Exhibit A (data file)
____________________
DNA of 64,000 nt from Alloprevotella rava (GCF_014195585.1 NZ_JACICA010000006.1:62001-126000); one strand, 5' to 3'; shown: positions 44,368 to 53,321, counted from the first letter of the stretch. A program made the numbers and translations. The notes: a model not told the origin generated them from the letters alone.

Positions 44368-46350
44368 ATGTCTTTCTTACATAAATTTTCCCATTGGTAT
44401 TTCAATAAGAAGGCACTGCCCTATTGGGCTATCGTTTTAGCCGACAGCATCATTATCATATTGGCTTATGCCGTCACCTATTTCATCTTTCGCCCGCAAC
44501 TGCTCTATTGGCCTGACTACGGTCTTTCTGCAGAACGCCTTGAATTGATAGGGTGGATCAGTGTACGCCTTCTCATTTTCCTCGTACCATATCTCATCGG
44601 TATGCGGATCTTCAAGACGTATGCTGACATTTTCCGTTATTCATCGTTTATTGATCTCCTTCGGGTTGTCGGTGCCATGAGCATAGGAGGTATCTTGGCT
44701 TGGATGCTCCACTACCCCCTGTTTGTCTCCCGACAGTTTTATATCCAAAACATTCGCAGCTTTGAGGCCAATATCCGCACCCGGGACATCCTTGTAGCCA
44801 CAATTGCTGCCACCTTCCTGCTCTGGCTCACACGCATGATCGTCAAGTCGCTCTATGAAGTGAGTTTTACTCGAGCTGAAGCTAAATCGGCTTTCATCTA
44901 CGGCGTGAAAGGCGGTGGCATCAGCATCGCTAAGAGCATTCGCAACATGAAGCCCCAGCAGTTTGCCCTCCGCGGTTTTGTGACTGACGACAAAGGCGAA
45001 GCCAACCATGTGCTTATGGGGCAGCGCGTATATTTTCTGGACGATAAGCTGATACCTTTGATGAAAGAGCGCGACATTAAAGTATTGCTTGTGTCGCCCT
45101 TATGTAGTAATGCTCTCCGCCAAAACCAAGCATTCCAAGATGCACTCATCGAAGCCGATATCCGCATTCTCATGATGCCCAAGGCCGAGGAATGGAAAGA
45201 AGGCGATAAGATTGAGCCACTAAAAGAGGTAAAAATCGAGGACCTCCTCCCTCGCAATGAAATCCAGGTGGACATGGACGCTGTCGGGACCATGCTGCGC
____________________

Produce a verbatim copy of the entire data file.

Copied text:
DNA of 64,000 nt from Alloprevotella rava (GCF_014195585.1 NZ_JACICA010000006.1:62001-126000); one strand, 5' to 3'; shown: positions 44,368 to 53,321, counted from the first letter of the stretch. A program made the numbers and translations. The notes: a model not told the origin generated them from the letters alone.

Positions 44368-46350
44368 ATGTCTTTCTTACATAAATTTTCCCATTGGTAT
44401 TTCAATAAGAAGGCACTGCCCTATTGGGCTATCGTTTTAGCCGACAGCATCATTATCATATTGGCTTATGCCGTCACCTATTTCATCTTTCGCCCGCAAC
44501 TGCTCTATTGGCCTGACTACGGTCTTTCTGCAGAACGCCTTGAATTGATAGGGTGGATCAGTGTACGCCTTCTCATTTTCCTCGTACCATATCTCATCGG
44601 TATGCGGATCTTCAAGACGTATGCTGACATTTTCCGTTATTCATCGTTTATTGATCTCCTTCGGGTTGTCGGTGCCATGAGCATAGGAGGTATCTTGGCT
44701 TGGATGCTCCACTACCCCCTGTTTGTCTCCCGACAGTTTTATATCCAAAACATTCGCAGCTTTGAGGCCAATATCCGCACCCGGGACATCCTTGTAGCCA
44801 CAATTGCTGCCACCTTCCTGCTCTGGCTCACACGCATGATCGTCAAGTCGCTCTATGAAGTGAGTTTTACTCGAGCTGAAGCTAAATCGGCTTTCATCTA
44901 CGGCGTGAAAGGCGGTGGCATCAGCATCGCTAAGAGCATTCGCAACATGAAGCCCCAGCAGTTTGCCCTCCGCGGTTTTGTGACTGACGACAAAGGCGAA
45001 GCCAACCATGTGCTTATGGGGCAGCGCGTATATTTTCTGGACGATAAGCTGATACCTTTGATGAAAGAGCGCGACATTAAAGTATTGCTTGTGTCGCCCT
45101 TATGTAGTAATGCTCTCCGCCAAAACCAAGCATTCCAAGATGCACTCATCGAAGCCGATATCCGCATTCTCATGATGCCCAAGGCCGAGGAATGGAAAGA
45201 AGGCGATAAGATTGAGCCACTAAAAGAGGTAAAAATCGAGGACCTCCTCCCTCGCAATGAAATCCAGGTGGACATGGACGCTGTCGGGACCATGCTGCGC